- Engage in your community. Let your kids see how your work, your business, your volunteerism — whatever it is — is engaged with your community, through good times and hard times. My own research focuses on environmental equity and access. And I serve on several nonprofit boards engaged in environmental and social justice work. I share stories from this work with my daughters, who then share their own stories with me.
How would you articulate how a business can become more profitable by being more sustainable and more environmentally conscious? Can you share a story or example?
Unfortunately, short-term thinking still dominates the business world. In my view, we need more patient capital that is willing to take lower, stable economic returns over a longer period of time, in return for higher social and environmental returns. In some cases, economic opportunity zones are providing those kinds of investments. And there is mounting evidence that sustainable investment portfolios perform at least as well as, and in some cases better than, more traditional investment portfolios. I sure hope that’s true as my own portfolio is as socially and environmentally responsible as I can make it. It’s also clear that there are ways in which sustainability and care for the environment can reduce risks and costs and increase profit, by decreasing the use and emission of pollutants in production, for instance. Finally, being green also appeals to consumers, as some of my colleagues have shown in the wine industry, for example.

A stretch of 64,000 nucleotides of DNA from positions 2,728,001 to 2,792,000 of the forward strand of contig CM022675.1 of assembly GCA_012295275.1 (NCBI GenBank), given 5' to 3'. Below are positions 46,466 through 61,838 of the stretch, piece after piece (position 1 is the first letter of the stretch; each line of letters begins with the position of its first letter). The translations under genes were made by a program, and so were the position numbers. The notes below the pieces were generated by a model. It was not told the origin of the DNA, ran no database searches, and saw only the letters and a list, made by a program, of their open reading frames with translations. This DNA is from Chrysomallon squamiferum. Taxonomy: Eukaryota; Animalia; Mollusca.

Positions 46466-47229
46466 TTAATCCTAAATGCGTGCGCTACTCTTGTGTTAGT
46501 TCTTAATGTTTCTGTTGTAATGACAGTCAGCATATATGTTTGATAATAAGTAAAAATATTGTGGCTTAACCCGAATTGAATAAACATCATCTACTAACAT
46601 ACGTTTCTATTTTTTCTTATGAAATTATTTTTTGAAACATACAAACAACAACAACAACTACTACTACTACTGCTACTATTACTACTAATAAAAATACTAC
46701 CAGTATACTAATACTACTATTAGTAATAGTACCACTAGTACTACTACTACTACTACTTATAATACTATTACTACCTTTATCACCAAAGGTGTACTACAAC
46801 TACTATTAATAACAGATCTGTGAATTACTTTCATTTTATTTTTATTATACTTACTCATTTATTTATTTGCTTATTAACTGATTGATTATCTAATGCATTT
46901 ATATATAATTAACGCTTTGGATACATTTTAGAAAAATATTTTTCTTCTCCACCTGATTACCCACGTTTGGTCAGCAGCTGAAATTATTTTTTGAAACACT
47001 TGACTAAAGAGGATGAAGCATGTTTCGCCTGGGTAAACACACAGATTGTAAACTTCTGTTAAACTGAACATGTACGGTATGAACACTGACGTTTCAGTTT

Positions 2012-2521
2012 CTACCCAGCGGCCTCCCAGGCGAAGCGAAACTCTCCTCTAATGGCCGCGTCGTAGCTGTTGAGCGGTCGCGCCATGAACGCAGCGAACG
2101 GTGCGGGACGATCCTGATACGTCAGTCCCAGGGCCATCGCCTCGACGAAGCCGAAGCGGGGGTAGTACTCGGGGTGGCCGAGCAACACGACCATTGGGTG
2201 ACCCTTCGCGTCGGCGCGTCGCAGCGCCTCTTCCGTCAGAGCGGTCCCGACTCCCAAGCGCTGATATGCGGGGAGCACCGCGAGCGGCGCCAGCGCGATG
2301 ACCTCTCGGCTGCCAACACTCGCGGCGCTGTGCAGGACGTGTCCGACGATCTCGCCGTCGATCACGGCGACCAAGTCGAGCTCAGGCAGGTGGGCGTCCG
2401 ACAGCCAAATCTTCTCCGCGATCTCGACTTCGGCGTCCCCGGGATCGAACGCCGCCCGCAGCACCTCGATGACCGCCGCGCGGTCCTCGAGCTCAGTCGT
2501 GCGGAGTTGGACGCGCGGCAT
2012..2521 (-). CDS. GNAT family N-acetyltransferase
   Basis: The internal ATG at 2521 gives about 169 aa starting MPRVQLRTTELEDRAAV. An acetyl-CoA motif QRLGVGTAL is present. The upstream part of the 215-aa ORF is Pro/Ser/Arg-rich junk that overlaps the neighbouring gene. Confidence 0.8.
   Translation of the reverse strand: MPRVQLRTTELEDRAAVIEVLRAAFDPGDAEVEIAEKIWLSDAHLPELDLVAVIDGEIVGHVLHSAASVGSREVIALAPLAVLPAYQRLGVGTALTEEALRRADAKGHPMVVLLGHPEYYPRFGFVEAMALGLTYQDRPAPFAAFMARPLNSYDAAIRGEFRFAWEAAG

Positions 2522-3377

None of us are able to achieve success without some help along the way. Is there a particular person who you are grateful towards who helped get you to where you are? Can you share a story about that?